Las Vegas Raiders
Projected starting QB: Jarrett Stidham
Why they’d want Jackson: The Raiders’ quarterback reset is underway after the release of Derek Carr. Las Vegas has $39.7 million in cap space, fifth most in the NFL, and a potentially tantalizing group of skill position stars: running back Josh Jacobs, wide receiver Davante Adams and tight end Darren Waller. (Jacobs received the franchise tag Monday, while Waller has been the subject of trade talks.) Jackson would bring another brand name to a franchise less than four years removed from its move to Las Vegas.
Why they wouldn’t: The Raiders have been linked to pending free agent Jimmy Garoppolo, whose connections with coach Josh McDaniels date back to their time together in New England. Garoppolo would be by far the cheaper option, in both the short and long term.
Projected starting QB: Ryan Tannehill
Why they’d want Jackson: The Titans can move on from Tannehill without much of a headache. Tennessee could create $17.8 million in cap space by releasing or trading him before June 1. It could also create $27 million in savings by releasing or trading him after June 1. General manager Ran Carthon said last week that Tannehill is “a Titan, and he will be a Titan,” but declined to say whether he expects him to be the team’s quarterback in 2023. Backup Malik Willis struggled as a rookie, leaving the team’s future at the position unclear. The Titans have $23.6 million in cap space, ninth most in the NFL, and the No. 11 overall pick in the draft.
Why they wouldn’t: When Tennessee traded star wide receiver A.J. Brown to the Philadelphia Eagles last year, guaranteed money was reportedly a point of contention in contract negotiations. How much would Titans officials be willing to offer Jackson a year later? There’s also the matter of personnel. Running back Derrick Henry is the Titans’ lone established playmaker. Jackson would take over an offense with a rebuilding offensive line and young, unproven talent at receiver.
The long shots
Projected starting QB: Tua Tagovailoa
Why they’d want Jackson: Tagovailoa’s future in Miami is uncertain. His concussion history could prove insurmountable, and the team hasn’t yet picked up his fifth-year option for 2024. Jackson, a South Florida native, would add even more speed to an offense already featuring two track star receivers in All-Pro Tyreek Hill and rising star Jaylen Waddle. The Dolphins haven’t been afraid to go after big-name quarterbacks, either. Team owner Steve Ross was caught tampering with then-New England Patriots star Tom Brady in 2019.
Why they wouldn’t: If the Dolphins want to sign Jackson — or if Jackson wants to sign with the Dolphins — both will have to wait until after the draft. To sign Jackson to an offer sheet, a team would need to have a first-round pick in each of the next two drafts. The Dolphins lost their 2023 first-round pick after their tampering incident, meaning the earliest pair of first-rounders they could offer would be from 2024 and 2025. Depending on how Jackson’s market develops before the draft, Miami could come too late to the negotiations to have a chance.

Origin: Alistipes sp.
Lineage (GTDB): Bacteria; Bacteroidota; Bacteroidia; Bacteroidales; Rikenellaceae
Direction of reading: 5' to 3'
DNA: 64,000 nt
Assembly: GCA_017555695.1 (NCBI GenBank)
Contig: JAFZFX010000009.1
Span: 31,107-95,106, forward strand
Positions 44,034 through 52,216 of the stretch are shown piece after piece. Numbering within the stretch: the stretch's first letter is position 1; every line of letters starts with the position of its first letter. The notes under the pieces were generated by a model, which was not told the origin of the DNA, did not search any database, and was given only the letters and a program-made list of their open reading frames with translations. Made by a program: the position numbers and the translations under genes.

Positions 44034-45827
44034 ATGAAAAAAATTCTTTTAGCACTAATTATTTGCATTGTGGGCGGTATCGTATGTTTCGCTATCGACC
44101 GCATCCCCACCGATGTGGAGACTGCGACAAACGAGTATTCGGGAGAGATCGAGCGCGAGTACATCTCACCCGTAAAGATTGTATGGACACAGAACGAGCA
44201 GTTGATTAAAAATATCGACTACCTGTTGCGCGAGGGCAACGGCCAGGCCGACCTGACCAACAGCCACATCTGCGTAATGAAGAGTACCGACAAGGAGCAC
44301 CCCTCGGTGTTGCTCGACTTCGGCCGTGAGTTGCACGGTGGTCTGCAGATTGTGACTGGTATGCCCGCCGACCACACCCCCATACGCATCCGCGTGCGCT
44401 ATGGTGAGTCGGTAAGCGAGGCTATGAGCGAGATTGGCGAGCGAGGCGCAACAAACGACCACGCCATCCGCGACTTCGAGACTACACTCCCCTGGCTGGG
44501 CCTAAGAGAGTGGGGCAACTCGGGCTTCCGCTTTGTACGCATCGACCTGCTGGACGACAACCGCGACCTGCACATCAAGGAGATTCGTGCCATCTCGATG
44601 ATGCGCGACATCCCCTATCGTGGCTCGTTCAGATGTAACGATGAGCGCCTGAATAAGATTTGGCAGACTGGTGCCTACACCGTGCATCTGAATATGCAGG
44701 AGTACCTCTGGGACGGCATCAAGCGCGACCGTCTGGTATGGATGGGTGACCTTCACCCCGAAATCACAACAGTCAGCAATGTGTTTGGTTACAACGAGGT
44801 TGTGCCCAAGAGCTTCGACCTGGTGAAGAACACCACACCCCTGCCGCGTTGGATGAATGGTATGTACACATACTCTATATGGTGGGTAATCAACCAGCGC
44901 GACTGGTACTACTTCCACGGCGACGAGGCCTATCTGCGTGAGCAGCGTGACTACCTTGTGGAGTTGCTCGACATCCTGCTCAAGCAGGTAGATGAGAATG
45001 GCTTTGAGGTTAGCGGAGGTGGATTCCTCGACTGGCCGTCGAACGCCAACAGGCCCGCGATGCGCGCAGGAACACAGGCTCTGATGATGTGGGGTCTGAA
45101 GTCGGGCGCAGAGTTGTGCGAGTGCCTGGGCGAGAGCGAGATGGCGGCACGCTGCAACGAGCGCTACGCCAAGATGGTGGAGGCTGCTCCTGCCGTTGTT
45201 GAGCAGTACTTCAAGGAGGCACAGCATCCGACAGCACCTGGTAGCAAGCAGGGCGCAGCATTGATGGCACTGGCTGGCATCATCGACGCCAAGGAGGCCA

Projected starting QB: Justin Fields
Why they’d want Jackson: No team has more salary cap space than the Bears — not only this year ($96.9 million), but next year as well ($281 million with a projected $235 million salary cap). If Chicago officials are pessimistic about Fields’ long-term potential and have no appetite for any of the quarterback prospects at the top of the draft, why not swing for the fences and get a former MVP?
Why they wouldn’t: Bears general manager Ryan Poles last week reaffirmed the team’s commitment to Fields, who’s on a team-friendly rookie contract and under team control for up to three more years. Chicago, which has the No. 1 overall pick, could also grab its top quarterback prospect in the draft or make a move to potentially take a passer in next year’s talented class.
Tampa Bay Buccaneers
Projected starting QB: Kyle Trask
Why they’d want Jackson: With Tom Brady’s retirement, Trask is the team’s only quarterback under contract through next season. And with the No. 19 overall pick in the draft, the Buccaneers could also be squeezed out of the rookie quarterback picture. Tampa Bay has two standout wide receivers, Mike Evans and Chris Godwin, and a solid offensive line. A quarterback like Jackson could keep the Buccaneers’ playoff hopes afloat.
Why they wouldn’t: It’s hard to imagine how a team with the least salary cap space in the NFL — the Buccaneers are currently $57.2 million over the cap — could make the math work on one of the largest contracts in league history.